Why Buy-And-Hold Strategy Doesn’t Work for So Many Investors

Interesting IBD lecture on why Buy & Hold can be so costly, and how to use charts to avoid disaster stocks:

-You buy a
stock. Soon, the market suddenly starts to decline on heavy volume.

-Watch what the stock does.

-A pull back to its 50-day moving average in quiet trade, is an okay sign to stay long that name.

-On the other hand, when a stock that "slashes through the support line on heavy turnover," that’s a red flag.

IBD adds:  "Did
the stock trigger any other sell signals such as a downward reversal,
the largest decline since its breakout or a 7% drop below your buy
point? If so, it’s a good time to unwind your position."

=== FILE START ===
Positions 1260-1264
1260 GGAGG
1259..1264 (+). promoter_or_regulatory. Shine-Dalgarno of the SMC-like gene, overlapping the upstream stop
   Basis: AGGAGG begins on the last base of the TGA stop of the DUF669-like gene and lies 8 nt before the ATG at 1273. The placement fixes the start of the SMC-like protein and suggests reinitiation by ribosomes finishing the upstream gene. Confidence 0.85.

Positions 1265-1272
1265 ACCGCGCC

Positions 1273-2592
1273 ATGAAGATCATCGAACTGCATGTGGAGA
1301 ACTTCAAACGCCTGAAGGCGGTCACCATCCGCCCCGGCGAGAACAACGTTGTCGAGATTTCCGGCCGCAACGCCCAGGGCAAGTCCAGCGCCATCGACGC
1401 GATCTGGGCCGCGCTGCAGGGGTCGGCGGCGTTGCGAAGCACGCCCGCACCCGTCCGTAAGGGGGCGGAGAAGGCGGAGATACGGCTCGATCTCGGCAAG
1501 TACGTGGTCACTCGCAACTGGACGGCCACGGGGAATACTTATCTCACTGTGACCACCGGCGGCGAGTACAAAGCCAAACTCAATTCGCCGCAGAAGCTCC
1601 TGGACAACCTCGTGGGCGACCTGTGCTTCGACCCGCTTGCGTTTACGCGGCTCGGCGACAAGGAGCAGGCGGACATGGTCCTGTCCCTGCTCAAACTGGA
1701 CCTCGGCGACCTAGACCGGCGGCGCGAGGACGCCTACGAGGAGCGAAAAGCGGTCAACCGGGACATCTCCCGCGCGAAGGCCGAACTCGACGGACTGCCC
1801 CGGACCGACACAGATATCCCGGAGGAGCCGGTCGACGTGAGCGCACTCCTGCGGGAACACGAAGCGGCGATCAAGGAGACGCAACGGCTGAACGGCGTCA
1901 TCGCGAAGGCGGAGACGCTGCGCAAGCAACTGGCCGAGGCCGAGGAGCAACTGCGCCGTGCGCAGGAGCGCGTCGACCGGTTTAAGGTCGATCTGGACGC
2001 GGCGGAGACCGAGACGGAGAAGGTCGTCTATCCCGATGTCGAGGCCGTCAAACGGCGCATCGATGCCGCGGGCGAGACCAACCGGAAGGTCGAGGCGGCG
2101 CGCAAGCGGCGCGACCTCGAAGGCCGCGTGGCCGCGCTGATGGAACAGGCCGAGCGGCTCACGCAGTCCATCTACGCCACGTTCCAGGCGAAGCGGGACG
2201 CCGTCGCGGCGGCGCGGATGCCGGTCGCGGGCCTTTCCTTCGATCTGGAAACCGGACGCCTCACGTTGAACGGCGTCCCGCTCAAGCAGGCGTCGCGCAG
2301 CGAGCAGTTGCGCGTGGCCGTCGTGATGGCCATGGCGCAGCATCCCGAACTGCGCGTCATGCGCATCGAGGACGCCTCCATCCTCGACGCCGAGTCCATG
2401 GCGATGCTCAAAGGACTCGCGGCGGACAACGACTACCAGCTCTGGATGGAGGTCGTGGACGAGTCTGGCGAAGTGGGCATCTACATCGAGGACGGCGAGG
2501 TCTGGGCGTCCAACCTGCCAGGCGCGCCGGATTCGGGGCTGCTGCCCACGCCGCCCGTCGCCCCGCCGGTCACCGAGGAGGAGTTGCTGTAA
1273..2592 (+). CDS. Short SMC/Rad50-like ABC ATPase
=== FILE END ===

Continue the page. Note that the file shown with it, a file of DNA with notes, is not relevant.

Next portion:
click for larger chart

Gateway_incThe example IBD uses is Gateway computer. Its stock soared 3,500% from
the low in 1994 to its all-time high of 84 in 1999 (point 1).

It
then started its long decline. It went into a free-fall in November
2000, suffering a 63% loss (point 2). Volume was 65% above average
(point 3).

This alone should have been a sell signal for
investors. And the fact that the market entered a bear period should
have alerted them that this decline could continue for a while.

By
the time March 2003 hit, the stock lost all its gains and more (point
4). After some attempts to rebound, it is now still trading around 2.

Source:
Buy-And-Hold Strategy Will Often Backfire
Marie Beerens
Investor’s Business Daily, Friday March 24, 7:00 pm ET
http://biz.yahoo.com/ibd/060324/corner.html?.v=1

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